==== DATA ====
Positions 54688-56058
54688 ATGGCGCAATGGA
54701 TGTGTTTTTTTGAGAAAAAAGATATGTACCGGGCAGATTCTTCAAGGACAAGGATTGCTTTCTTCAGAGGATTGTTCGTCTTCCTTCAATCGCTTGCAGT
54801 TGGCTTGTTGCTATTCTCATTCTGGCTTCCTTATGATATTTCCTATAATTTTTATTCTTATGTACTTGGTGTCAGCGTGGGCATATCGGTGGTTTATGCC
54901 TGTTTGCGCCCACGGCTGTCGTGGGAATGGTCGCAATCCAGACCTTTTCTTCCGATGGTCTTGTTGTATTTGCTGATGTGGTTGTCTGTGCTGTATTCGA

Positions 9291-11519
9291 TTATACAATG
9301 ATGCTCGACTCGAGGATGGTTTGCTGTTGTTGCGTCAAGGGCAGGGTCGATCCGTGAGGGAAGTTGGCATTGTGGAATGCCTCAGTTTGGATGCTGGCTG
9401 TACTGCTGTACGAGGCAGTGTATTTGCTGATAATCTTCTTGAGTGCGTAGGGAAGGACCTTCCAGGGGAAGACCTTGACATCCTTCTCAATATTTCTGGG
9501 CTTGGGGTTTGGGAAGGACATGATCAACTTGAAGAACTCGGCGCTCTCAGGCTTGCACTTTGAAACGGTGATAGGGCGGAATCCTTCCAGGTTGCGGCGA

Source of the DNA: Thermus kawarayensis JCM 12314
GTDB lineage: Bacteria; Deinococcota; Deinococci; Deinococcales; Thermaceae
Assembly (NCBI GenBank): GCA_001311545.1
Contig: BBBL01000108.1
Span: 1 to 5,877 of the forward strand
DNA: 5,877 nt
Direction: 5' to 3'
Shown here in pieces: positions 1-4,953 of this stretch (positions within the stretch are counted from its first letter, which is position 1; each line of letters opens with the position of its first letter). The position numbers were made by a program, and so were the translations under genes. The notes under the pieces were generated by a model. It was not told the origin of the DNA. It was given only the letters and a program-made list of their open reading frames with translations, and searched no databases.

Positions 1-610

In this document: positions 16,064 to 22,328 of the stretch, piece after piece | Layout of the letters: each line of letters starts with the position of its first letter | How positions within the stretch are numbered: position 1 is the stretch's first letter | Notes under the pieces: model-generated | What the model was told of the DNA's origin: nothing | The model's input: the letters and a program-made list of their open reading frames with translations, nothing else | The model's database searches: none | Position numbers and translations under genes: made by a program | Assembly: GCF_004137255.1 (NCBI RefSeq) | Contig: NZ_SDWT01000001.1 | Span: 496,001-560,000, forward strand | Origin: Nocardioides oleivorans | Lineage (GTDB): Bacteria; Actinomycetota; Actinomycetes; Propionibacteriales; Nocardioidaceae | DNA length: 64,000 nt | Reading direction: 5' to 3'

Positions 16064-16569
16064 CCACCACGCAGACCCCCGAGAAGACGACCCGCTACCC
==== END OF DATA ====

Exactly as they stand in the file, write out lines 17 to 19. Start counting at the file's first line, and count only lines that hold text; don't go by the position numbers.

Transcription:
Direction: 5' to 3'
Shown here in pieces: positions 1-4,953 of this stretch (positions within the stretch are counted from its first letter, which is position 1; each line of letters opens with the position of its first letter). The position numbers were made by a program, and so were the translations under genes. The notes under the pieces were generated by a model. It was not told the origin of the DNA. It was given only the letters and a program-made list of their open reading frames with translations, and searched no databases.

Positions 1-610